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Both men and women should have access to care and support services.

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Men need information about issues relating to sex and sexuality that affect themselves, and other men and women.

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Health workers, community workers and educators should involve men in sexual health education. This will benefit women and children as well as men.

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Benefits in women's and children's lives will be limited unless men are also involved in sexual and reproductive health activities.

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Working with men is not a substitute for working with women or young people.

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Working on sex and sexuality may encourage men to examine wider social issues such as the changing roles of men and women.



    

 

 

Men's sexual health matters    6   Page 7   8  top of page

  Section 1: Working with men

 

Sex is enjoyable! 
 

RUWSEC volunteers visit men at home to talk about the programme.

Many programmes that aim to promote sexual health focus on problems - on HIV or sexually transmitted infections (STIs), or difficulties between men and women. This is very important. The World Health Organization estimates that over 100 million men become infected each year with a sexually transmitted infection. By 1998 over 30 million people were living with HIV infection worldwide and numbers are growing.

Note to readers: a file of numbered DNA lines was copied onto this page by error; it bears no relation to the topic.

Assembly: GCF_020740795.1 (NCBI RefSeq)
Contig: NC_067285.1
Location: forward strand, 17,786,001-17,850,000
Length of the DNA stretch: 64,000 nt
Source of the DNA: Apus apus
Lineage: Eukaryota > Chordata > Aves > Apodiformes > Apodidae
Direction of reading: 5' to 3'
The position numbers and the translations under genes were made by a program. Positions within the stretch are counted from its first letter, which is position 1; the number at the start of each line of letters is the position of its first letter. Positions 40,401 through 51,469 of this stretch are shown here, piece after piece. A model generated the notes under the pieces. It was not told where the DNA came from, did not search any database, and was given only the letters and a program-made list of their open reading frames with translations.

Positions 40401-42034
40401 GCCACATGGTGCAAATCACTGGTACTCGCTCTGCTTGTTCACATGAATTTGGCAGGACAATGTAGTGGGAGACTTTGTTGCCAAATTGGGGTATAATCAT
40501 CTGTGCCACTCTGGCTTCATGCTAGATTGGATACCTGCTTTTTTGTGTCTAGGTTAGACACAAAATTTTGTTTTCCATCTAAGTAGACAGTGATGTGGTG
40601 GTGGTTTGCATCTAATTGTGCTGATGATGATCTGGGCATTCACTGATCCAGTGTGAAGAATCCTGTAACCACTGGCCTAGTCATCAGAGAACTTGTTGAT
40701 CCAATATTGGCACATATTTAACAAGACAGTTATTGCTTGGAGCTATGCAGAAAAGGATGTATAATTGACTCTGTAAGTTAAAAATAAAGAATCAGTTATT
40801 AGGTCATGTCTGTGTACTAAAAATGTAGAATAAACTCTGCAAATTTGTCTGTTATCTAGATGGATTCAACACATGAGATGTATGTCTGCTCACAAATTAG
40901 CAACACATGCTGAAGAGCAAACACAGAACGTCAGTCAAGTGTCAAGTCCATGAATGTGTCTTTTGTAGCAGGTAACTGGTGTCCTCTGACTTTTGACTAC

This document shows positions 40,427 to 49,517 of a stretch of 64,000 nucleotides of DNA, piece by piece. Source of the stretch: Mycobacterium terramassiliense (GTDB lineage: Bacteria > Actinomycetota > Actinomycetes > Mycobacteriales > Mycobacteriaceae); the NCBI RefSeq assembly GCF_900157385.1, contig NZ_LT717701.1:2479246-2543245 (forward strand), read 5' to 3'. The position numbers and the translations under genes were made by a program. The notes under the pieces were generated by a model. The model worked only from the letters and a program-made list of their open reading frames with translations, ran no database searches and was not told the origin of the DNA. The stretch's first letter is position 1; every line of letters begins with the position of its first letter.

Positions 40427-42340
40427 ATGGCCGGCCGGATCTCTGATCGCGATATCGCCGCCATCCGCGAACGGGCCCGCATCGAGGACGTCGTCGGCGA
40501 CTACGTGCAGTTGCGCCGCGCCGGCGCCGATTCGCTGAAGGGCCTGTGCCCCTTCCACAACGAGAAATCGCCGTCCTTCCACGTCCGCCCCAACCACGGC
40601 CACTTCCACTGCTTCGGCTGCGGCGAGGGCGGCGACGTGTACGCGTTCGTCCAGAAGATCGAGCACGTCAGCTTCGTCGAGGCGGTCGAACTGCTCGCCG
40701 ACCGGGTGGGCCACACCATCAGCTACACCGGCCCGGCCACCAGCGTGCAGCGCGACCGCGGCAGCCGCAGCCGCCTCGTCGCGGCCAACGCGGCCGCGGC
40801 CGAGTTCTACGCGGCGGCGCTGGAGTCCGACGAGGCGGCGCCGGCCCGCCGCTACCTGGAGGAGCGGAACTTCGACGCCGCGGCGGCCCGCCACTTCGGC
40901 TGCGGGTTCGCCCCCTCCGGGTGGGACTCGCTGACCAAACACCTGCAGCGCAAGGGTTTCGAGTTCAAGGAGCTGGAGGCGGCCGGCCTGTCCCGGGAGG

However, it is important to remember that for most people, sex is pleasurable in itself and a very important part of their lives. Working on sex and sexuality with men includes: 
 

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learning about the sexual and reproductive functions of men's own bodies and women's bodies and being able to discuss sex in a positive way, avoiding secrecy 

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providing the opportunity for men to express anxieties about issues such as sexual activity and performance, infertility, masturbation, penis size, possible illnesses or infections, or problems in relationships 

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ensuring access to sexual health services or advice to help with problems so that men know how to protect themselves and their partners from HIV and other infections.

 

India
Involving men for change
RUWSEC is a social development organisation in South India. After working with women for ten years, RUWSEC workers felt they would only be able to promote sexual health and better relationships between men and women if they also worked with men. 

Most men accepted that women should be able to do more outside the home. Women, however, said: ’We are still tied, only the length of rope is longer. As women became involved i n RUWSEC‘s education work, many reported cases of domestic violence.